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Fed is Measuring U.S. Economic Health by the Wrong Number

September 19, 2011 | About:
Mark Twain said, “To a man with a hammer, everything looks like a nail.” To a Fed – an institution employing an army of economists and academics – everything looks like an economic problem that needs to be quantitatively eased. But the Fed is killing the economy.

Undermines confidence

Sir Alan Greenspan, who, after he left the Fed, suddenly turned into a rational and comprehensible person, was on The Charlie Rose Show in June, where he said that businesses don’t want to invest because they are concerned about the future. I agree.

Ironically, it is the Fed’s intervention in the free market and arbitrarily setting short- and long-term interest rates at insanely low levels that is responsible for this uncertainty, as it enables and propagates speculation, not investing (two distinctly different activities) and erodes confidence about the future. Usually, in investing, liquid capital is turned into illiquid by committing it to a higher, more productive long-term use. Ability (read: confidence) to forecast after-tax cash flows and discount rates (which are a function of interest rates/inflation/risk premium) is the key here. However, these concepts are foreign to speculators who are indifferent to what asset they hold (junk or quality). Their time horizon is much shorter, and they are just looking for a greater fool to unload their stuff on. The next tick in price is the only variable that matters.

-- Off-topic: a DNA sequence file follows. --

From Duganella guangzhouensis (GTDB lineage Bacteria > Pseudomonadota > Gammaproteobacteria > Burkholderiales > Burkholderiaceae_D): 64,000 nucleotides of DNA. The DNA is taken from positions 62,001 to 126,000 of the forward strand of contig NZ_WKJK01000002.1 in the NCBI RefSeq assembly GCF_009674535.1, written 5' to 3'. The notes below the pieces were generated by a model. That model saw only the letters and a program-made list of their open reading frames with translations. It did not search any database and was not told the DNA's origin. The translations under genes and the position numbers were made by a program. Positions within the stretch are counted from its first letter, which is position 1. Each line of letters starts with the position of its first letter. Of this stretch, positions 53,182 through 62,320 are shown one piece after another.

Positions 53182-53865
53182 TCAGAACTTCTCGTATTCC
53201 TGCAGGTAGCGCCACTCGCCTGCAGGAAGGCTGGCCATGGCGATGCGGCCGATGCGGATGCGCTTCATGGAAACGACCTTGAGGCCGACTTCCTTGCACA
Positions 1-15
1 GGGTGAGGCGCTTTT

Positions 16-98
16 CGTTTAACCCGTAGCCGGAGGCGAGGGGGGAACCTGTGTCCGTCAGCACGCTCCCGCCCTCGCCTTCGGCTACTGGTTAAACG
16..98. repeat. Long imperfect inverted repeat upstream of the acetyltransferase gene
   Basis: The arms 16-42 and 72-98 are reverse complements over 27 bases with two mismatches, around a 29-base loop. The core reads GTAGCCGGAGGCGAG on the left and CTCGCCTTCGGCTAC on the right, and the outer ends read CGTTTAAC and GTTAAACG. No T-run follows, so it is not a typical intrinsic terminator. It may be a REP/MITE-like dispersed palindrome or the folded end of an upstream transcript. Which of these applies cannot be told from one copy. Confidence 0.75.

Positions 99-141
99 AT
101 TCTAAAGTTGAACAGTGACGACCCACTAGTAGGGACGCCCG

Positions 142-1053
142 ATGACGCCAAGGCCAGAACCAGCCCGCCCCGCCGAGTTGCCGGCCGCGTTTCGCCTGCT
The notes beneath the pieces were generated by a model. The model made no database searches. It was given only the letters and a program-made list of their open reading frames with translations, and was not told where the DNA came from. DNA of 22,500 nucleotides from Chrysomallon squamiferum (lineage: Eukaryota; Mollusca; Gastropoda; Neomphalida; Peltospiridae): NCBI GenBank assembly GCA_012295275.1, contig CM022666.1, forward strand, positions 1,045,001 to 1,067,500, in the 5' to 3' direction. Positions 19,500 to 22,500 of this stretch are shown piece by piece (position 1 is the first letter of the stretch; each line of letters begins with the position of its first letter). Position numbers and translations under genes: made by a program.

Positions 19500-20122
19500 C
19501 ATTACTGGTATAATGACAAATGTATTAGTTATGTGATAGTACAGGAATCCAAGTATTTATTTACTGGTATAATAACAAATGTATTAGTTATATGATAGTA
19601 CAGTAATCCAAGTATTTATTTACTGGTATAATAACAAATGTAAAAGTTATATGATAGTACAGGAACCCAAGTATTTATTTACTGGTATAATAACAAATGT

Speculators are the ones driving stock prices up (and down) in the short run, but they leave as fast as they arrive. It is the investors who stick around, but because of Bernanke, they choose not to come.

Declared a war against the wrong statistic